Richard Baxter‘s book The Reformed Pastor was on the “must read” list of many English clergy in the 18th century, including John Wesley. The Puritan Baxter offered argument and advice to get parish pastors meeting, visiting, and teaching the members of their parishes.
His contention was that a pastor could not help Christians to advance in their faith if he did not know them and never saw them face-to-face in their houses.
His advice and argument make as much sense today as they did then – or at least they do in the world of small churches. Large and mega-churches tend to farm out this kind of ministry work to staff pastors whose ministry is “congregational care.”
If we do not speak with and visit the people, how will we ever learn the state of their spirit or what they need to go on toward perfection? And yet, this is not easy work.
For one, people are not eager to be visited by a pastor who is coming to take their spiritual temperature. Lest we think this is a post-modern thing, Baxter mentions the same complaint in the 17th century.
Such visits can also be daunting for a pastor who understands his or her role as supporter and nurturing presence more than spiritual doctor.
Such visits also take a lot of time.
And yet, if we are interested in accountability and actually making disciples, it seems to me that pastors need to know their people – not just well enough to shake hands on the way out the door on Sunday morning either.
I don’t know how we do this better. I don’t know how I would do it. But I cannot escape the belief that I should do it and do it better.
3 thoughts on “Will you visit house to house?”
A church that I was a member a long time ago had a problem with the pastor’s sermons. The argument was that he wasn’t spending enough time on them because (I believe) he was spending too much time visiting individuals, both members and recent visitors.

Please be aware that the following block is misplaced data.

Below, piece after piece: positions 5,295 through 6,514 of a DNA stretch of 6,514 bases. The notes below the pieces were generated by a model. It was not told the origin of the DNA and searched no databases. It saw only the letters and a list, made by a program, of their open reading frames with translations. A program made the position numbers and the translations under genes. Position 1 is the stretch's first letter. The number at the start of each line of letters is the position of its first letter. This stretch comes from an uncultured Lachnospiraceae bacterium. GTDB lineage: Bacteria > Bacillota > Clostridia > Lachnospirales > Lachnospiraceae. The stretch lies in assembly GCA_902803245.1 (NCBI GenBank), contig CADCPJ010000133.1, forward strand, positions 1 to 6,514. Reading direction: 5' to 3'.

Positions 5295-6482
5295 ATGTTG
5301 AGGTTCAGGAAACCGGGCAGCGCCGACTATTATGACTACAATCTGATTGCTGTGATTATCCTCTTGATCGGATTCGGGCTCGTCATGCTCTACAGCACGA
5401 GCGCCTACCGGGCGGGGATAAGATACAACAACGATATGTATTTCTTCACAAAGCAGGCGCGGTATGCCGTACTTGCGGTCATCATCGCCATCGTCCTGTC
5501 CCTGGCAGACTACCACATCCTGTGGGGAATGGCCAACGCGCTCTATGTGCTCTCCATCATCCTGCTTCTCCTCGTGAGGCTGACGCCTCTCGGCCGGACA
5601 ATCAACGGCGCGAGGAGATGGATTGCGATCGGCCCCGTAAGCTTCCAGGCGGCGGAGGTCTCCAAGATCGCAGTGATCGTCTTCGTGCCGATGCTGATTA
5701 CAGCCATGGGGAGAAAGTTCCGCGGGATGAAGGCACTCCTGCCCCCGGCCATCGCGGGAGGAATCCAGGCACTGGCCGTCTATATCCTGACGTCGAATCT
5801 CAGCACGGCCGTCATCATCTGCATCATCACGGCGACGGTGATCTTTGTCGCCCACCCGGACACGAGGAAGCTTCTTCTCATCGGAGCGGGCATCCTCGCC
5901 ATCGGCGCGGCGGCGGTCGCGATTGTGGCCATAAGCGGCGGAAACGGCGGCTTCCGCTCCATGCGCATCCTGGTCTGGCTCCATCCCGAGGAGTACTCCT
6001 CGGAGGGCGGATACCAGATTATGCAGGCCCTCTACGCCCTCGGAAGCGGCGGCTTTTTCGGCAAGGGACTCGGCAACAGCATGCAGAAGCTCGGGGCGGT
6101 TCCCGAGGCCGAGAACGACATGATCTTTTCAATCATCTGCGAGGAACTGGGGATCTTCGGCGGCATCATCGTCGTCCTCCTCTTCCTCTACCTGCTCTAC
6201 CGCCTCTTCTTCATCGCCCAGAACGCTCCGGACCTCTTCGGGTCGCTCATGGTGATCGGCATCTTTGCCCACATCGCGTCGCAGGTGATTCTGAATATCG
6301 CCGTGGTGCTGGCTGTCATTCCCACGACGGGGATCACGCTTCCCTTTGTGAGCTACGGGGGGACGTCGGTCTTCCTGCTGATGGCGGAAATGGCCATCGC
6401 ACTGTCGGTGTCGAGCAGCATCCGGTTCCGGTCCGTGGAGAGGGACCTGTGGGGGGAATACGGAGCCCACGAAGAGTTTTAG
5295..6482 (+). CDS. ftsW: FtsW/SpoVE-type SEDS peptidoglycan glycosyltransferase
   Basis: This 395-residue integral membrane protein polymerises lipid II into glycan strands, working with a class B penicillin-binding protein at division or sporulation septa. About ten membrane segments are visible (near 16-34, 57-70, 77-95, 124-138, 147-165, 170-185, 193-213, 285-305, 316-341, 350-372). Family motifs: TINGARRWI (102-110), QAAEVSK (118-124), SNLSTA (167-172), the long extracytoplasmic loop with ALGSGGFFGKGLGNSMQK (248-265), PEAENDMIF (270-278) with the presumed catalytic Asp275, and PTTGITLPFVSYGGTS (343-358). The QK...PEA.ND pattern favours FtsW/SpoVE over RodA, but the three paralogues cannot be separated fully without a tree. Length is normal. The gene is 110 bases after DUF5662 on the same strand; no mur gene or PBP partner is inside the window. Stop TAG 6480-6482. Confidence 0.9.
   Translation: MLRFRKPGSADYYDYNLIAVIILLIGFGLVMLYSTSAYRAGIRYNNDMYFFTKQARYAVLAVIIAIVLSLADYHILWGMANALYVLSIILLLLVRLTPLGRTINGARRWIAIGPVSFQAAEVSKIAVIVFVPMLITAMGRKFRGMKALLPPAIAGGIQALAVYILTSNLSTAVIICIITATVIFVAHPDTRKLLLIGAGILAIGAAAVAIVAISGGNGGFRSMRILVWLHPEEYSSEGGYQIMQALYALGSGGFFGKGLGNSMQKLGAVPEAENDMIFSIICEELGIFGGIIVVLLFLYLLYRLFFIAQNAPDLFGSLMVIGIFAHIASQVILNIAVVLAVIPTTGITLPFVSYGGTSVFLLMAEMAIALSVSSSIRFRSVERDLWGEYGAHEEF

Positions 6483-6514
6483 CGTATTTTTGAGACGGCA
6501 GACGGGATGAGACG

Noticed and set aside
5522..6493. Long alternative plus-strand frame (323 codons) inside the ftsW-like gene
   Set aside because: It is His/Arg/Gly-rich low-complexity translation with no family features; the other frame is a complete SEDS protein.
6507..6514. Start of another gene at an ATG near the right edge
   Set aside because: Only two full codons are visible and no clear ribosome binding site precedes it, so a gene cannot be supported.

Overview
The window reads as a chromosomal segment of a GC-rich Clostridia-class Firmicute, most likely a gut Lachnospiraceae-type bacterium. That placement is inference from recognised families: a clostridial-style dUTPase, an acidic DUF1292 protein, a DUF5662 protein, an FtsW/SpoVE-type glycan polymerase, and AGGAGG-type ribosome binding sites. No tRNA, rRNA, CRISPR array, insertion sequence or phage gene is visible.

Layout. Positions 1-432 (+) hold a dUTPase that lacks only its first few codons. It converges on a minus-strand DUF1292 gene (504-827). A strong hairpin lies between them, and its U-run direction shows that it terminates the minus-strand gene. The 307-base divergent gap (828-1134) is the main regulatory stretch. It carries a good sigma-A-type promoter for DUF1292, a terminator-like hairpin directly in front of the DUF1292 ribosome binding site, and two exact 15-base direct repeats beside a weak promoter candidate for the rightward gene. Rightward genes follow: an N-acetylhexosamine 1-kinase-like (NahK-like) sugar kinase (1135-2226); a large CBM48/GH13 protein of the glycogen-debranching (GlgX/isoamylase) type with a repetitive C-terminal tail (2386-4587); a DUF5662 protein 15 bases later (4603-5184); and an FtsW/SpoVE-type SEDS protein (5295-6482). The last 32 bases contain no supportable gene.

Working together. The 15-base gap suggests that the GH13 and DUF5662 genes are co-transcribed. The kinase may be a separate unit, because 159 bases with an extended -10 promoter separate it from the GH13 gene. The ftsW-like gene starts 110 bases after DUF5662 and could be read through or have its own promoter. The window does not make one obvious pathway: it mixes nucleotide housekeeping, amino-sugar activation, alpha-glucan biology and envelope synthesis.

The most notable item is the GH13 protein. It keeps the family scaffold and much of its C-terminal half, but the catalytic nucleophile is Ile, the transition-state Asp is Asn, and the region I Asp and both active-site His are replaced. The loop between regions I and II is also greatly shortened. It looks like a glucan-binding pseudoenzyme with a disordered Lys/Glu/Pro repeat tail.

So an agreement was reached by which the pastor would spend more time on sermon preparation and members of the congregation would spend more time visiting people.
In the end, while the pastor’s sermons improved a bit (thought I couldn’t really tell), there was a discernable loss of membership in the church. The committee that was supposed to take care of visitation did very little on their part.
It has often been noted that members should reach out to the visitors of their church so that the pastor can make his or her own visit. If that process takes place, the church grows; if it does not take place, the church dies. And that is what happened at my church.
Visitation is as much a planned ministry as anything else in the church and needs to be viewed as integral and important in the growth plans.
I tend to visit in homes for only a handful of reasons:
1. A homebound, sick, or recovering from surgery member
2. A new family that might be interested in membership or knowing more about the congregation.
3. Sitting down with a layperson in leaderhip to go over church business or run an idea past him / her.
In a previous appointment I would sometimes go just to shoot the breeze with some people, but not so much where I am now. I guess I write this only to say that I hardly envision my visiting as being done to take someone’s spiritual temperature. Get to know them? Absolutely. Learn about their lives, laugh and pray with them? Of course. Exhort them or advise them on ways to grow in Christ? Not unless they bring it up . . . you can probably guess how often that happens.
However, I will second Dr. Tony’s comment – even if the visits are friendly chit chat, I would not be surprised to find that a correlation exists between visitation and church health / growth. I don’t know of any hard data on the subject, but my limited anecdotal evidence I think would support that hypothesis.
I strongly feel it is one home(living room,kitchen table or patio porch at a time.)Wesley went out to the people. No one could have been more busy with preperation and planning than he and he was out there going towards the people, always. I pray that our Lord contuines to bless those who posess and practice the Wesleyan Spirit & ways.
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